7

Not only is it important from an administration perspective, but having clocks in sync my be important from application level correlation too. This depends on how solution is designed, how the applications running get their timestamp for any transactions they may work with. I have seen transaction validation fail because of an application running on a server with too much offset (was about 20 seconds in the future) compared to the others it was interacting with.

Also if virtualizing on for example VMWare ESXi server, and time of the VM is not in sync with that of the hypervisor, then an action such like vmotion may re-sync the VM clock with the hypervisors and this in turn can lead to unpredictable results if the time difference is big enough.

I do not know what any actual tolerances are, because I think it depends a lot on what type of systems there are, but I think generally speaking it is achievable to keep the servers in the datacenter having less than one seconds offset between one another.

6

Since you mentioned leap seconds it should be noted that they require particularly difficult handling.

They're usually added by injecting a second as 23:59:60, this is problematic if you're validating timestamps as 0-59 for the minutes and seconds fields. The alternative of repeating 23:59:59 to make it 2 seconds long isn't much better since that will mess with anything that is timing sensitive down to a per second level.

Google actually came up with a good solution a while back that seems to have not been widely adopted yet. Their solution was to apply a leap "smear" and split the change over a period of time, the whole process being managed by an NTP server. They published a blog about it back in 2011, makes for interesting reading and seems relevant to this question.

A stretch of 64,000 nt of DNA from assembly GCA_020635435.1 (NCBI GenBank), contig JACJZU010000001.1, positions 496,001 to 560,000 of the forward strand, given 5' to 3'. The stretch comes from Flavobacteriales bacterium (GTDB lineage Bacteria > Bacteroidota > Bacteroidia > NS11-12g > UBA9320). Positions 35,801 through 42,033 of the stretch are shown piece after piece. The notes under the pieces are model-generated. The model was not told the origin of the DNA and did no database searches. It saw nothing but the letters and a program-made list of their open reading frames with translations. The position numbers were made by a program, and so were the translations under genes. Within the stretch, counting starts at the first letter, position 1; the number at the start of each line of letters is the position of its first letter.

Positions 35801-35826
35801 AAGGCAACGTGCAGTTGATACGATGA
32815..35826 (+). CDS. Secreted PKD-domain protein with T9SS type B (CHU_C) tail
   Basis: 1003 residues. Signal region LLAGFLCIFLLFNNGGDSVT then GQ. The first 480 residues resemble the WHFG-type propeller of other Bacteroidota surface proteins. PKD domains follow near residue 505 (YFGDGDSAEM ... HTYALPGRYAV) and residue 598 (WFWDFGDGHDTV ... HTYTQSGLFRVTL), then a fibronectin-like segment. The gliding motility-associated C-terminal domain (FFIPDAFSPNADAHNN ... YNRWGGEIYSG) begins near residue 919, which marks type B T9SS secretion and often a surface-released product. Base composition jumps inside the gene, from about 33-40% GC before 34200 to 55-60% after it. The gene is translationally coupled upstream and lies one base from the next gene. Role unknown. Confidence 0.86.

• Sounds a lot like some NTP clients' slew behavior, which has been implemented like forever. – a CVn Apr 27 '15 at 11:10
  • @MichaelKjörling kind of. The difference is that slew is intended to avoid large jumps after the clock is determined to be wrong by making a correction over time. What google did was to intentionally add an offset to their ntp server, slewing in advance and thus never having the leap second. – Kaithar Apr 28 '15 at 8:31
5

Whenever timestamps are involved, de-synchronized devices can create logical incoherences, like: A sends a query to B, and the reply of B comes with a timestamp earlier than that of the query, possibly causing A to ignore it.

4

I agree with all the point above. I want to throw more thoughts
Some database such as Cassendra rely heavily on time stamp. That is the way it deal with concurrency.

Different timestamp will compeletly mess up the database.

  • 2
    This is better posted as a comment – Dave M Apr 27 '15 at 20:09
  • So I upgraded glibc on a bunch of CentOS 5.2 machines, and the update accidentally set half of the to the MST time zone - we immediately had problems with users randomly getting logged out do to "inactivity." All sorts of little widgets and dodings expect the time to be more or less correct. Also if your time is wrong and gets autocorrected way back, you wind up with files and log timestamps that are really confusing and come from the future... – Some Linux Nerd Apr 27 '15 at 20:21
  • I would expect this to be true of a lot of distributed databases. A difference in timestamps of only a few seconds might be enough to reverse the order of two operations. – Kaithar Apr 30 '15 at 2:56

Your Answer

By clicking “Post Your Answer”, you agree to our terms of service, privacy policy and cookie policy

Not the answer you're looking for? Browse other questions tagged or ask your own question.